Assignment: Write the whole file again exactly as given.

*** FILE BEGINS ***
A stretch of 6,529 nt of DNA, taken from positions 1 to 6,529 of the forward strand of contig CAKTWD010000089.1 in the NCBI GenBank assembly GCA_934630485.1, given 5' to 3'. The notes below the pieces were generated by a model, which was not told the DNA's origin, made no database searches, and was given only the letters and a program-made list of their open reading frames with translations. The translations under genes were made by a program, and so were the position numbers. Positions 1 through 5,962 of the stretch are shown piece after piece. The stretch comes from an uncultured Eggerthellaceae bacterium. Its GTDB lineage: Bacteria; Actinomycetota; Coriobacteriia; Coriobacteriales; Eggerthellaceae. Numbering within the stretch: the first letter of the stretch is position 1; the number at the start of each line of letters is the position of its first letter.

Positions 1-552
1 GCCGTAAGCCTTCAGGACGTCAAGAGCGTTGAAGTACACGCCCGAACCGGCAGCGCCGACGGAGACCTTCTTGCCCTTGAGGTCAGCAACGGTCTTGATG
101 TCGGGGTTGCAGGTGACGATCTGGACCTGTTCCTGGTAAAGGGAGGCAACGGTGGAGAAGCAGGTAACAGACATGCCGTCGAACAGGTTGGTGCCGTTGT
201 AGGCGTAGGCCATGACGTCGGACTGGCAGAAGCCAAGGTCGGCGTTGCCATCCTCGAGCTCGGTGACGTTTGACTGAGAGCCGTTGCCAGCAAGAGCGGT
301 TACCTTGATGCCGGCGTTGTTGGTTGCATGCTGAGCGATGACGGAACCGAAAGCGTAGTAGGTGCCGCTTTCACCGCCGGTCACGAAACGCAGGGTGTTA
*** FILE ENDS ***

A stretch of 6,529 nt of DNA, taken from positions 1 to 6,529 of the forward strand of contig CAKTWD010000089.1 in the NCBI GenBank assembly GCA_934630485.1, given 5' to 3'. The notes below the pieces were generated by a model, which was not told the DNA's origin, made no database searches, and was given only the letters and a program-made list of their open reading frames with translations. The translations under genes were made by a program, and so were the position numbers. Positions 1 through 5,962 of the stretch are shown piece after piece. The stretch comes from an uncultured Eggerthellaceae bacterium. Its GTDB lineage: Bacteria; Actinomycetota; Coriobacteriia; Coriobacteriales; Eggerthellaceae. Numbering within the stretch: the first letter of the stretch is position 1; the number at the start of each line of letters is the position of its first letter.

Positions 1-552
1 GCCGTAAGCCTTCAGGACGTCAAGAGCGTTGAAGTACACGCCCGAACCGGCAGCGCCGACGGAGACCTTCTTGCCCTTGAGGTCAGCAACGGTCTTGATG
101 TCGGGGTTGCAGGTGACGATCTGGACCTGTTCCTGGTAAAGGGAGGCAACGGTGGAGAAGCAGGTAACAGACATGCCGTCGAACAGGTTGGTGCCGTTGT
201 AGGCGTAGGCCATGACGTCGGACTGGCAGAAGCCAAGGTCGGCGTTGCCATCCTCGAGCTCGGTGACGTTTGACTGAGAGCCGTTGCCAGCAAGAGCGGT
301 TACCTTGATGCCGGCGTTGTTGGTTGCATGCTGAGCGATGACGGAACCGAAAGCGTAGTAGGTGCCGCTTTCACCGCCGGTCACGAAACGCAGGGTGTTA